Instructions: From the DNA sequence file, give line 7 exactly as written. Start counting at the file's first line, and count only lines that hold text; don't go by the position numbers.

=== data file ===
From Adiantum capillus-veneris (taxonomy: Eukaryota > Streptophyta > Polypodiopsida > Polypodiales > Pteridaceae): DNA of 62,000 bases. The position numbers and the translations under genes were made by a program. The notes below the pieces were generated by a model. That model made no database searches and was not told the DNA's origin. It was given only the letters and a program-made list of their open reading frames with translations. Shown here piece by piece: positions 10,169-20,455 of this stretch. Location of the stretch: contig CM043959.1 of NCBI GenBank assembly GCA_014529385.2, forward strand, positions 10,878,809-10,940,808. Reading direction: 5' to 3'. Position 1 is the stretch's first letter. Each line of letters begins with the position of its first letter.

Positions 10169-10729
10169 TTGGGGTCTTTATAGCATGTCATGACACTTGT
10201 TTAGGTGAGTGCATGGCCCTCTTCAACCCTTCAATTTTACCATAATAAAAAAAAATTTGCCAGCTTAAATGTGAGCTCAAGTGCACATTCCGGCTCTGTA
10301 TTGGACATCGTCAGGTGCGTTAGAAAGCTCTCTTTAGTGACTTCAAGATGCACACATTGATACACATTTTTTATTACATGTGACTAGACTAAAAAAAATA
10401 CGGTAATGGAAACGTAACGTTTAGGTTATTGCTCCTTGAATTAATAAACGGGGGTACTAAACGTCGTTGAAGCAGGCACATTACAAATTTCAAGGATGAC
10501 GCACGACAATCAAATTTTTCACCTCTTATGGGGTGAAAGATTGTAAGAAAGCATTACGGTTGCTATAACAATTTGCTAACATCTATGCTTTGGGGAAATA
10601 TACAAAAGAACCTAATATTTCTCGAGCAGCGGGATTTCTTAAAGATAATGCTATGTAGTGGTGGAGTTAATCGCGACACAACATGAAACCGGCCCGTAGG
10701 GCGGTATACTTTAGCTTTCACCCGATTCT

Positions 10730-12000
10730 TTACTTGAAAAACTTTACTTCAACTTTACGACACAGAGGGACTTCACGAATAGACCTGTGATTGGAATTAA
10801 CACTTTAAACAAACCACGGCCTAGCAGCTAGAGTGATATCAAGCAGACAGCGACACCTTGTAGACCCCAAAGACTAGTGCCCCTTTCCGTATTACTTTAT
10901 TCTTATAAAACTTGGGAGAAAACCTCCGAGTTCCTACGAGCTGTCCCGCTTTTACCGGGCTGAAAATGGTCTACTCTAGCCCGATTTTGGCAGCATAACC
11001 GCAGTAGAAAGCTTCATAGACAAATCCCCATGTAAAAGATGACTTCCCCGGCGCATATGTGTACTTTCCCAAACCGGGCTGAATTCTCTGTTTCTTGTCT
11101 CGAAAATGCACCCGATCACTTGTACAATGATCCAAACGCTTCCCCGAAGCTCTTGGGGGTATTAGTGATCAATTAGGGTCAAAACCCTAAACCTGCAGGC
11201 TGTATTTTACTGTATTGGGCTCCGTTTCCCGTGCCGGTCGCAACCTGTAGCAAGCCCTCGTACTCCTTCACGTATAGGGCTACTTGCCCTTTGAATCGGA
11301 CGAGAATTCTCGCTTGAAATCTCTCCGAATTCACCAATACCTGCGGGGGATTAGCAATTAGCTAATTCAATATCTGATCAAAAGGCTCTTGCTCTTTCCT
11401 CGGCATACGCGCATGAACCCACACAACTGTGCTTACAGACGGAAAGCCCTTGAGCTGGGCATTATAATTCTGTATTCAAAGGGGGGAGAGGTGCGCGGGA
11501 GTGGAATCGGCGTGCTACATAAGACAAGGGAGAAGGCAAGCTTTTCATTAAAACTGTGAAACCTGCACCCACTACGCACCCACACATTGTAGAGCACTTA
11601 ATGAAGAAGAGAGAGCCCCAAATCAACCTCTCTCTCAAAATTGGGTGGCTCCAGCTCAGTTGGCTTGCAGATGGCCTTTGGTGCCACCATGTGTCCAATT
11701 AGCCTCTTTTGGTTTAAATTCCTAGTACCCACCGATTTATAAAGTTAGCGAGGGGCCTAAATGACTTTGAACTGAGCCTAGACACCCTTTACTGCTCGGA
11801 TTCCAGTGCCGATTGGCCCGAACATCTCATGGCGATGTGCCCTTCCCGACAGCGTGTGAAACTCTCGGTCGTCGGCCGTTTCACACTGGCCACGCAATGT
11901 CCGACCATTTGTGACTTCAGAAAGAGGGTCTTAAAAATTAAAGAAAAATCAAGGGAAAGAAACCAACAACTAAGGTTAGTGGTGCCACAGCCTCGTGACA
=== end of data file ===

10501 GCACGACAATCAAATTTTTCACCTCTTATGGGGTGAAAGATTGTAAGAAAGCATTACGGTTGCTATAACAATTTGCTAACATCTATGCTTTGGGGAAATA